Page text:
Can you get too much COVID vaccine?

Coronavirus

NASHVILLE, Tenn. (WKRN) – Doctors across the country are urging vaccinations and booster doses as the omicron and delta variants spike COVID positivity rates across the country. But many still have questions about the safety of continued injections to stave off severe infection.

Although COVID-19 vaccines are highly effective at minimizing severe symptoms caused by the virus, vaccine effectiveness decreases over time. That’s why boosters are being recommended. With a study out of Israel now touting the potential benefits of a 4th shot, some may be wondering whether the boosters are permanent. Others question whether there is a risk of harm from too much vaccine.

Nexstar’s WKRN asked a Vanderbilt University Medical Center infectious disease expert if it’s possible to overprotect one’s self and unintentionally do more harm than good.

“No, is the short answer,” said Dr. Amia Ahonkhai. “There’s an entirely separate pathology when your immune system does not know how to turn off when there is something stimulating it. And in the case of autoimmune diseases, that thing stimulating it is something normal in your own body – we can’t create that scenario, from vaccination, with small doses of antigens.”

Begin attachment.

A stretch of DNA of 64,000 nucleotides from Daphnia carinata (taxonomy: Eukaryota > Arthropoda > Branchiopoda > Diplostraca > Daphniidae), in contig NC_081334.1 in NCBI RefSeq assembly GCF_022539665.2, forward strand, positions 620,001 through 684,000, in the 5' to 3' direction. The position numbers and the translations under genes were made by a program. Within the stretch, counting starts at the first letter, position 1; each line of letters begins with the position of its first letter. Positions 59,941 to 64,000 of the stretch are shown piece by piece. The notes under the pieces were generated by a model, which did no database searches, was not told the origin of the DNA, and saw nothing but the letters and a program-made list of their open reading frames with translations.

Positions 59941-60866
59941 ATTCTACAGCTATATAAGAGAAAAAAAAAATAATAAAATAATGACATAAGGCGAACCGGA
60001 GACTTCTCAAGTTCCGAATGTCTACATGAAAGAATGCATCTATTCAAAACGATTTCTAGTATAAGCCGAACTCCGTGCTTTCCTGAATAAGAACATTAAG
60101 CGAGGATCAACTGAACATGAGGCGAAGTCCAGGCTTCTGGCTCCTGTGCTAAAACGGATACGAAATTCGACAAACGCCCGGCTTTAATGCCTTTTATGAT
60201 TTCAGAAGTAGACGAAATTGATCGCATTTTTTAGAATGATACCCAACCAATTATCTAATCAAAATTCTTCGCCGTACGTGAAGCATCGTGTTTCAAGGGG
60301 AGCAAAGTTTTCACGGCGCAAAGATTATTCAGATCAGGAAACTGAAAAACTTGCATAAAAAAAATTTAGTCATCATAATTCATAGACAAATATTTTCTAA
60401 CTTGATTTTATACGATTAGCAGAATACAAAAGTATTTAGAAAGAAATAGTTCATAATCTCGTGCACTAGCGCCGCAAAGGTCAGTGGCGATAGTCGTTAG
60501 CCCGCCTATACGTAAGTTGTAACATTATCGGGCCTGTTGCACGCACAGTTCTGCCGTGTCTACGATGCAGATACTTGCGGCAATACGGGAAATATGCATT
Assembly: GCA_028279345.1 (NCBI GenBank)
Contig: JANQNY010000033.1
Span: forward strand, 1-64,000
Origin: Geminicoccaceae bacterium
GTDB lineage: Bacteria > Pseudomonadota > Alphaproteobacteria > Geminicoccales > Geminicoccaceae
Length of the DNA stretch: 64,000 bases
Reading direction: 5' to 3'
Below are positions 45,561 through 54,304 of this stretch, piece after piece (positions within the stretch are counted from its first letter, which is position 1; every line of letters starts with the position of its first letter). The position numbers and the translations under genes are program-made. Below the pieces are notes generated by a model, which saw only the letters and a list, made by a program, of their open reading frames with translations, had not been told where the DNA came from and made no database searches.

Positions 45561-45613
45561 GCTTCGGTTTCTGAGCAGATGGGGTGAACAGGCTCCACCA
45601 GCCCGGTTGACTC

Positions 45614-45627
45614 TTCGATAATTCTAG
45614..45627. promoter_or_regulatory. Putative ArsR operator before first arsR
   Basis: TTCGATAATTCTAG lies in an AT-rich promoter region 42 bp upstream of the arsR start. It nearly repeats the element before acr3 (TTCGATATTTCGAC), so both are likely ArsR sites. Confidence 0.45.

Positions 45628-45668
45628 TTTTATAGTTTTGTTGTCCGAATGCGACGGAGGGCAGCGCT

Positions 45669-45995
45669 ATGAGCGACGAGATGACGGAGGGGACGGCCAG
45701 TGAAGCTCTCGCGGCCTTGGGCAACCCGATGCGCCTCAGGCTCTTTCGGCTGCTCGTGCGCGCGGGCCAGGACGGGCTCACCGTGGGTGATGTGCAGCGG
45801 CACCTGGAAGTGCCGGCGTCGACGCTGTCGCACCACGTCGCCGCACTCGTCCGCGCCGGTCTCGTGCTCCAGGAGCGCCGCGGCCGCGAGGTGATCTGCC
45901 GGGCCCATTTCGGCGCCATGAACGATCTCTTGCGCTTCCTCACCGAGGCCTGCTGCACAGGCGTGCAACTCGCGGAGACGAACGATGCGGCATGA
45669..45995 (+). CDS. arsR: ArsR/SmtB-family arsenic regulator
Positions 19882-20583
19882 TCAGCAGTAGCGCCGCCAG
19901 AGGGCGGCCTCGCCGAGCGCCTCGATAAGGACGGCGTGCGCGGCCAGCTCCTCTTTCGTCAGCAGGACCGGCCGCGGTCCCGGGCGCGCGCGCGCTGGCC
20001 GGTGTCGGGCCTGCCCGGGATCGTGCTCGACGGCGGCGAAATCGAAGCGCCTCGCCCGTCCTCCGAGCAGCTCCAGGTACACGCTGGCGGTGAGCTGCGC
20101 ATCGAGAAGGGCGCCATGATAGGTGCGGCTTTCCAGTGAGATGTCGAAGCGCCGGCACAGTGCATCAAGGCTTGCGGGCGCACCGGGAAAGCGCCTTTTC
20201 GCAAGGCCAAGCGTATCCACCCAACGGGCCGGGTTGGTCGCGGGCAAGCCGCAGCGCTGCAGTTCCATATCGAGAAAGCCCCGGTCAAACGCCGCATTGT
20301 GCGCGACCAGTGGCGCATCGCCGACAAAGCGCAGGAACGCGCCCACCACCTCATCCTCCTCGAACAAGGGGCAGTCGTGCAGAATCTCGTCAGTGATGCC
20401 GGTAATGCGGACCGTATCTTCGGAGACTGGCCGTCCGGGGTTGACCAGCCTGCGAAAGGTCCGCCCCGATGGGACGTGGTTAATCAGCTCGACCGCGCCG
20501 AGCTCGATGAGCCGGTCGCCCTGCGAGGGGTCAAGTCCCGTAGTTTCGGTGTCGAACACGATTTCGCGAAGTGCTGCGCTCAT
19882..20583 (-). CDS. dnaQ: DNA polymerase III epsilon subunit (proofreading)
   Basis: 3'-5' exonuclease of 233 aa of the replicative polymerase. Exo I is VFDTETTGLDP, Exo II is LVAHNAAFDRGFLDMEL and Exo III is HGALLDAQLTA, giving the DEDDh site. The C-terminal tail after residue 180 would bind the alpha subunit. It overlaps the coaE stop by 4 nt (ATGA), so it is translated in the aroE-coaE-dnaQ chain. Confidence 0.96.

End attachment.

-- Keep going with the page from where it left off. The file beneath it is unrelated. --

In general, the CDC says, “your risk of serious side effects does not increase if you get extra doses of a vaccine.”

Dr. Dorry Segev, a transplant surgeon at Johns Hopkins University who studies the response of transplant patients, recently told the New York Times his data generally shows that additional vaccine doses “should be safe and can work in some cases.” But he told the Times there could be some risks to additional shots, such as overstimulating the immune system.

Dr. Ahonkhai encourages those with questions to reach out to medical professions and reminded fellow physicians to be patient with those still hesitant to roll up their sleeves.

“Information is changing,” Dr. Ahonkhai said. “And I think taking some responsibility on the side of the public health community, that we need to be really intentional about how we explain this information, because there can be so much lost in trust if that’s not done effectively.”

The super-contagious omicron variant has caused the number of new U.S. COVID-19 cases per day to more than triple over the past two weeks, according to the Associated Press. The surge has caused disruptions at hospitals, airports, and schools across the country.

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